Cyber Defense marks 10th

Published 8:27 pm Friday, February 12, 2016

By Petty Officer 2nd Class David Finley

Special to the News-Herald

Navy Cyber Defense Operations Command celebrated its 10th anniversary recently at the Global Network Operations and Security Center.

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The event highlighted the evolution and accomplishments of NCDOC during the past decade.

Capt. Sean Heritage, NCDOC commanding officer, welcomed current command members, including military, civilians, and contractors, as well as former command members, and special guests including the Suffolk Mayor Linda Johnson.

“Today we take time out to express our gratitude to those who went before, those who were bold enough to develop capability that many did not know we needed, and those who worked so hard to create the wake that we enjoy riding,” Heritage said.

“As we acknowledge the significant progress made over the years, it is equally important to visualize the future as we do our part to ensure this mission area evolves at a pace consistent with the ever-changing world around us.”

NCDOC began as the Navy Computer Incident Response Team, with five people in the information warfare-defensive division of the Fleet Information Warfare Center in October 1995.

By 2003, it had grown to 250 people and had become the operations department of FIWC.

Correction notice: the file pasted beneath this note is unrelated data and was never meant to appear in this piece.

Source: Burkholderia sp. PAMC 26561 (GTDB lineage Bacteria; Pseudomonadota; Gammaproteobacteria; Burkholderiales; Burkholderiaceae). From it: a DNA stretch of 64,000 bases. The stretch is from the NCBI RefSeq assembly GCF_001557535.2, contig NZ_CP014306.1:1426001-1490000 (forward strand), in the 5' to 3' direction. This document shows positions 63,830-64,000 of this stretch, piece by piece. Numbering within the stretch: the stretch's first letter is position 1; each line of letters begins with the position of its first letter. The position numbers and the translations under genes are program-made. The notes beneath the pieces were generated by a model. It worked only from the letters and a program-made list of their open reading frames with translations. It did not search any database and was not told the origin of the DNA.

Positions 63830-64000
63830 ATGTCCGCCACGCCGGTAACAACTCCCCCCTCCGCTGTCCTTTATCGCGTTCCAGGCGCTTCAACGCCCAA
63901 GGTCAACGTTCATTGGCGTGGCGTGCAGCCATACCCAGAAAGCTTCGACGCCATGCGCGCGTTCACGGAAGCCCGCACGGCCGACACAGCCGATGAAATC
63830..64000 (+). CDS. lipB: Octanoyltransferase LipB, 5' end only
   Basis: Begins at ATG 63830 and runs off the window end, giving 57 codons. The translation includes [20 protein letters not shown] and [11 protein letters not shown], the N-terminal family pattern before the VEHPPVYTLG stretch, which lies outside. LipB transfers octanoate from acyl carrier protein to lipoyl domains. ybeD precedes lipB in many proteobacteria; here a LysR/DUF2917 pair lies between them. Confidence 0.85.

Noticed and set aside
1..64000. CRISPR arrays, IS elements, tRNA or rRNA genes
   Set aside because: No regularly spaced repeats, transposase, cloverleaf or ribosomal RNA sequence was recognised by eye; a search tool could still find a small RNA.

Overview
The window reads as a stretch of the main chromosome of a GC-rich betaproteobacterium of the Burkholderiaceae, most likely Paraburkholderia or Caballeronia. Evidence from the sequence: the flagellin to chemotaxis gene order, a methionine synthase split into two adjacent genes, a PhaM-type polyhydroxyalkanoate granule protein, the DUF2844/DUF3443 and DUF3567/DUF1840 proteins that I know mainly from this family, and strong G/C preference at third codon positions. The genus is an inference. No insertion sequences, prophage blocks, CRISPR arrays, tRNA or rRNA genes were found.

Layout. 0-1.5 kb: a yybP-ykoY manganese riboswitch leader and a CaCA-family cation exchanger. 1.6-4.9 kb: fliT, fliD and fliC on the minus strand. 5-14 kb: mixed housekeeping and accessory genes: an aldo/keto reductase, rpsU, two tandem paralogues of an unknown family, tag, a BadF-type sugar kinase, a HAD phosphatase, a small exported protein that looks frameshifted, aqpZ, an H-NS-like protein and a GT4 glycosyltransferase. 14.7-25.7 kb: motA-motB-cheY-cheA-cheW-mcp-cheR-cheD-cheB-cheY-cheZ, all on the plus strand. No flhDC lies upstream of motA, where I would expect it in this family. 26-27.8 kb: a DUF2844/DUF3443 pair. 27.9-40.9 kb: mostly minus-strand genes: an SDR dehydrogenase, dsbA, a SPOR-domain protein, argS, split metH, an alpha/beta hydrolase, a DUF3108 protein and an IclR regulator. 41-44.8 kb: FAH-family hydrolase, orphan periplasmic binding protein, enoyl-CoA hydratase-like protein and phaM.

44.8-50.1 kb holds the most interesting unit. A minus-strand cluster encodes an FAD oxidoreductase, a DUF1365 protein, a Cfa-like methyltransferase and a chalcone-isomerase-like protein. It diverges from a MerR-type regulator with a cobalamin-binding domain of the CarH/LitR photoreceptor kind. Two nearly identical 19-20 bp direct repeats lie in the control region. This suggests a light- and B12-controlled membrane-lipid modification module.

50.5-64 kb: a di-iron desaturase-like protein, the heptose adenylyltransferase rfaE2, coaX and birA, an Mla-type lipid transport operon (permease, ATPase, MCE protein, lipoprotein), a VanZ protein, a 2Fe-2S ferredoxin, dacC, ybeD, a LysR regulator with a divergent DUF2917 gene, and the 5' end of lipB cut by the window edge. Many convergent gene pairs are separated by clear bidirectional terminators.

In June 2003, the NAVCIRT division merged with the Navy Component Task Force – Computer Network Defense and became the 30-person NAVCIRT Task Force.

On January 10, 2006, NAVCIRT was established as a command under the Naval Network Warfare Command and became NCDOC.

Today, NCDOC is a force of more than 500 military, government civilian and contractor cyber warriors.

NCDOC’s first Commanding Officer, Capt. Steven Carder (retired), shared memories of the challenges he and his staff faced while standing up the command and posed questions to the current staff.

“Are you challenging the conventional? Are you leading the dialogue? Are you pushing the edge of the envelope?” Carder asked. “This is what we are expecting of you. This is what the Navy is expecting of you.”

During the event, Jim Granger, director of the future outcomes cell and a plankowner of NCDOC, and Jason Tant, who worked at NCDOC from 2004 to 2011 as a computer network security engineer and as the command’s network forensics technical director, became the first to be inducted into the NCDOC’s Cyber Warrior Hall of Fame.

“The Navy is built upon strong traditions and as important as it is to celebrate our history, it is no less important to chart our future and create new traditions in keeping with our progress,” Heritage said.

“As cyber missions continue to grow in importance, the future of NCDOC seems certain and will continue to play a critical role in the defense of Navy networks.”

During the event, Heritage received a new command flag designed for the 10th anniversary.

NCDOC’s mission is to coordinate, monitor, and oversee the defense of Navy computer networks and systems and to be responsible for accomplishing Computer Network Defense missions as assigned by the commander of the U.S. Tenth Fleet and the Commander of U.S. Cyber Command.